Hey dweebs, have you even thought about soup lately? Have you given a single moment of your brain’s time to liquid dinner? Soup is more important than 10th week. Soup is more important than finals. Soup is more important than graduation and the ensuing weeks of sadness brought by letters upon letters of rejection.
College graduation season is upon us, which means that a bunch of famous losers are going to give thousands of speeches beginning with the Merriam-Webster dictionary definition of success, learning and insurmountable debt. Keeping with the season, I have another definition for all you soup-slurping elitist jerks out there:
Soup \süp\ n 1: Oatmeal. 2: Cereal. 3: Yogurt.
“But Dan,” you geeks are probably mumbling, “this is just too far. I was totally on board for your onion take but this is just absurd.”
First of all, thank you very much for your support in my war on onion frivolity. Secondly, I am fully aware of the intensity of this opinion. But as a card-carrying Knower of Things, I think I am qualified to declare the soup stature of these dishes.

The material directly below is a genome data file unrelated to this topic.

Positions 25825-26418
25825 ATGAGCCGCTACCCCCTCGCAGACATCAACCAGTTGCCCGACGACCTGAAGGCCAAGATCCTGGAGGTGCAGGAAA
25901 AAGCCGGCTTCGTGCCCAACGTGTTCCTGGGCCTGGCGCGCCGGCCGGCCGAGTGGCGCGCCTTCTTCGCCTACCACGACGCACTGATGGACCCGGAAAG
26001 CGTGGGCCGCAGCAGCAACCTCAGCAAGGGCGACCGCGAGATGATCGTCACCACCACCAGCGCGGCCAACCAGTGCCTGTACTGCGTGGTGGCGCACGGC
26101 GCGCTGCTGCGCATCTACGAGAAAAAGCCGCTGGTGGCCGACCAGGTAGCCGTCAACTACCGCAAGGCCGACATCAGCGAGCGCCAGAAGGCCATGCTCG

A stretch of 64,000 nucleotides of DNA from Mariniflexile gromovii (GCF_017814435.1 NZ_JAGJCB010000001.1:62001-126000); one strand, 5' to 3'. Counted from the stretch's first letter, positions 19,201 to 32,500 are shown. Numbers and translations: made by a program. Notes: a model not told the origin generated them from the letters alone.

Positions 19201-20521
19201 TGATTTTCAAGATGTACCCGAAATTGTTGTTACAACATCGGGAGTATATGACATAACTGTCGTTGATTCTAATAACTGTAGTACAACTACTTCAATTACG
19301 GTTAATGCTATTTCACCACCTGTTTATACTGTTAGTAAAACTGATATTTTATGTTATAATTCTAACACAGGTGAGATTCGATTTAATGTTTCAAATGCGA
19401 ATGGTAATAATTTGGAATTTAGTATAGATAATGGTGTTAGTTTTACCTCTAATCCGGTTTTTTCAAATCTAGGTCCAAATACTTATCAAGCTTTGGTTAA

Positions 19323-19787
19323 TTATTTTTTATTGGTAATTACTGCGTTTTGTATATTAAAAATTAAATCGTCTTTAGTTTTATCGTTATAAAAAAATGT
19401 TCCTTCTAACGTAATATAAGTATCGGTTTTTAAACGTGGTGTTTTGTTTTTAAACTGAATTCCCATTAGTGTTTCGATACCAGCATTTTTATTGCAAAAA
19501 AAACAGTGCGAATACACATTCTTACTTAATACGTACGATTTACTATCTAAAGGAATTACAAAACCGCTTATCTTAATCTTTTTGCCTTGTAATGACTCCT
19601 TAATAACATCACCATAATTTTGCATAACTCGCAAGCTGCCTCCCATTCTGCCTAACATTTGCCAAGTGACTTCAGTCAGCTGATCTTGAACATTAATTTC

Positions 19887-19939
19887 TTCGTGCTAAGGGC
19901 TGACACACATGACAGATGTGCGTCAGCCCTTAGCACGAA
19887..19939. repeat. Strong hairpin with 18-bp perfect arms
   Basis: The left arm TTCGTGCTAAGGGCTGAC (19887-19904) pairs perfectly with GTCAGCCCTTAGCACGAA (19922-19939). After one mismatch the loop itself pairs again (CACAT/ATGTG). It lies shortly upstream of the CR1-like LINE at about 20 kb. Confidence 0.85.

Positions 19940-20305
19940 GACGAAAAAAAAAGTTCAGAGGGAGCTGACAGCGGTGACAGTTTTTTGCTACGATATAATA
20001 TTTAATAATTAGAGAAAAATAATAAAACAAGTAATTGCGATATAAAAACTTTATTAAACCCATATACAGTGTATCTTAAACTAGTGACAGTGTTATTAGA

Try to keep up, you soup-discriminating goobers. Let us begin with oatmeal, the indisputable regent of breakfast sludge. After extensive research in Andrew Commons, I have learned that oatmeal is primarily made from oats and the paste produced when trees are turned to pulp. Regardless of its ingredients, however, the basic premise of oatmeal remains the same: a thick liquid, containing a bunch of smaller, saturated solids. This would normally be the “snap fingers and wink at the jury” moment of my closing argument, but I will continue further for those of you who are not yet convinced. (Yes, I have argued this point in court before. Several times, in fact, but that is beside the point.)
I normally disavow all dictionaries, but I have put aside my disgust with Merriam-Webster for the sake of this point and this point alone. Those preening nerds have defined soup as “a liquid food esp. with a meat, fish or vegetable stock as a base and often containing pieces of solid food” OR “something having or suggesting the consistency or nutrient qualities of soup.”
“Ha! You have already outed yourself as a fraudulent fact-friendo, dear Dan,” you might be saying like the doofus you are. “Oats are not vegetables, they are grasses or something else stupid like that!”
Here we come to Section 1A of my argument: all things grown in nature that are not fruits should be considered vegetables. As the most seizure-prone member of the Lawrentian Op-Ed section, I believe that I have the power to make it so.
I have made it so. All grasses are now vegetables. Boom, vegetable base and ingredients. Boom, oatmeal is soup. On to the next one: cereal.